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Visa, biggest barrier in Indo-Pak relations : Business

New Delhi Aug 8 The biggest barrier to normalising relations between India and Pakistan is the issue of visa, business leaders from both sides said here Friday as foreign secretaries of the two countries prepare to meet later this month.

“The biggest non-tariff barrier between both countries is the issue of visa. When businessmen don’t meet, you can’t do business,” Syed Yawar Ali Shah, co-chairman India-Pakistan Joint Forum (IPJF), told reporters here at the end of a two-day IPJF meeting.

Emphasising that both countries first need to learn to walk – “chalne sikhna” – Shah, a former CEO of Nestle Pakistan, added: “The visa regime is a key area and we need to open up.”

The IPJF, a private sector-led body notified by both governments, was meeting for the first time after the NDA government assumed power, under the aegis of the Confederation of Indian Industry (CII) and the Pakistan Business Council (PBC).

The four task forces on various sectors that made presentations in this edition of the IPJF have all recommended for an easier visa regime.

“There is a special task force on connectivity and visa facilitation, as this is vital for business as well as for peace between both countries,” Shah said.

The other task forces that made recommendations dealt with agriculture, auto and the banking and financial services sectors.

“We identify the bottlenecks and jointly make recommendations to the government,” said co-chair from India, Sunil Kant Munjal of Hero Corporate Services.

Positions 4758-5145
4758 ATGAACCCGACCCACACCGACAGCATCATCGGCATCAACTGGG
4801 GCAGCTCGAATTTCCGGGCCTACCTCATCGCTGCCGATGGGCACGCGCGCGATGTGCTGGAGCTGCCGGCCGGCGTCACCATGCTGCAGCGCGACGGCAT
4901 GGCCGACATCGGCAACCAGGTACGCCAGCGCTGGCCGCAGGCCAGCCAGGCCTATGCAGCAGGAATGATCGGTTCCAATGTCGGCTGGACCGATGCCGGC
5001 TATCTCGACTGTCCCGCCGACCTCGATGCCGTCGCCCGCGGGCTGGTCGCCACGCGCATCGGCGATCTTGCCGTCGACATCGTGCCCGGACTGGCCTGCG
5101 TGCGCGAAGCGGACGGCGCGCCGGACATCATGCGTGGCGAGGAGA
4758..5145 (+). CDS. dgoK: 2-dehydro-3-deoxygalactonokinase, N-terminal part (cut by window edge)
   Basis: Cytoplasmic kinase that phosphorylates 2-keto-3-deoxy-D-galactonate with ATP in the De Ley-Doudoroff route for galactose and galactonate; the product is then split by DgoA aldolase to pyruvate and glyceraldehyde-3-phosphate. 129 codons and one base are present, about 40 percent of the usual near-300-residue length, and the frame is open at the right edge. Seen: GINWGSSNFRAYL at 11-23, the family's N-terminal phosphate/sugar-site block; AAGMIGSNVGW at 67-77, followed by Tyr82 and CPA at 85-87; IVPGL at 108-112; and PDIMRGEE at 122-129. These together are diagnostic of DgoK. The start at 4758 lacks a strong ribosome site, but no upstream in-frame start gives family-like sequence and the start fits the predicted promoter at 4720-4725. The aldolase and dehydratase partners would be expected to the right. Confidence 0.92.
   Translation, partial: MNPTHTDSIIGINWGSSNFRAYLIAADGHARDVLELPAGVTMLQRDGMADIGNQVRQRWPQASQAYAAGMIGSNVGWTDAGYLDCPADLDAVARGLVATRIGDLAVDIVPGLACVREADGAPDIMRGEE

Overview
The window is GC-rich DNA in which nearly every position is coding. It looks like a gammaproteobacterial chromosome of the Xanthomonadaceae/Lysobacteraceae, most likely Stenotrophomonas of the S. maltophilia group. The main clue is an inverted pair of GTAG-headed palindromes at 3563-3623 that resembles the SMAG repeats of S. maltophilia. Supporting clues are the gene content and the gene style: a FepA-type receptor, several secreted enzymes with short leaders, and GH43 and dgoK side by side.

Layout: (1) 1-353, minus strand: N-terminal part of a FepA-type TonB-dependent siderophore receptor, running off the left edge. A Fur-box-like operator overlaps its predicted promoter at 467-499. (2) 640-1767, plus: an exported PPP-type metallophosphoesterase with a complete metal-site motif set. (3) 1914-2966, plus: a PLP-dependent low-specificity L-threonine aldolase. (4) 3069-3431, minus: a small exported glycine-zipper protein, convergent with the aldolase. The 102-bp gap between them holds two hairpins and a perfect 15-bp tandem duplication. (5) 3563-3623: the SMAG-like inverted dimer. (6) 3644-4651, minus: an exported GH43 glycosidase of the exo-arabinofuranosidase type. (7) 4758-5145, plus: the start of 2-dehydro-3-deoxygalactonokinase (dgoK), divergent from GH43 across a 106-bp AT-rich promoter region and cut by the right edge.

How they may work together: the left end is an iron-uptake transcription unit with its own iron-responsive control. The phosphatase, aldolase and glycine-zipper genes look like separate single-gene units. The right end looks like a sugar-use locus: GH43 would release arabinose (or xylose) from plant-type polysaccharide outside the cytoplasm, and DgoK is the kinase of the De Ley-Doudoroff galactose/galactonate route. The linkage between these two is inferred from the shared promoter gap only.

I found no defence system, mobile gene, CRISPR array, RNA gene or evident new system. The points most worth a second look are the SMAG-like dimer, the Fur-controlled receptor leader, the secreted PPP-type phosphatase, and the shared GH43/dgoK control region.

IPJF has identified 10 areas of cooperation: Agriculture; automotive and engineering; chemical and petrochemicals; infrastructure; pharmaceuticals; information technology; textiles; education and vocational training; healthcare, and dispute resolution and trade facilitation.

The meeting dealt with non-discriminatory markets access, relaxing business visa regime and easing of non-tariff barriers.

The task force on auto and engineering is currently examining a list of auto components that can be traded.

“We are trying to identify what components India can export to Pakistan, which other countries are already exporting,” said Sikandar M. Khan, chairman Pakistan Business Council.

Foreign secretaries of India and Pakistan are scheduled to meet Aug 25 in Islamabad, where the issue of granting India the most favoured nation (MFN) status would be taken up.

India and Pakistan have no formal bilateral trade agreement. India granted the MFN status to Pakistan in 1996, while Pakistan is yet to reciprocate.

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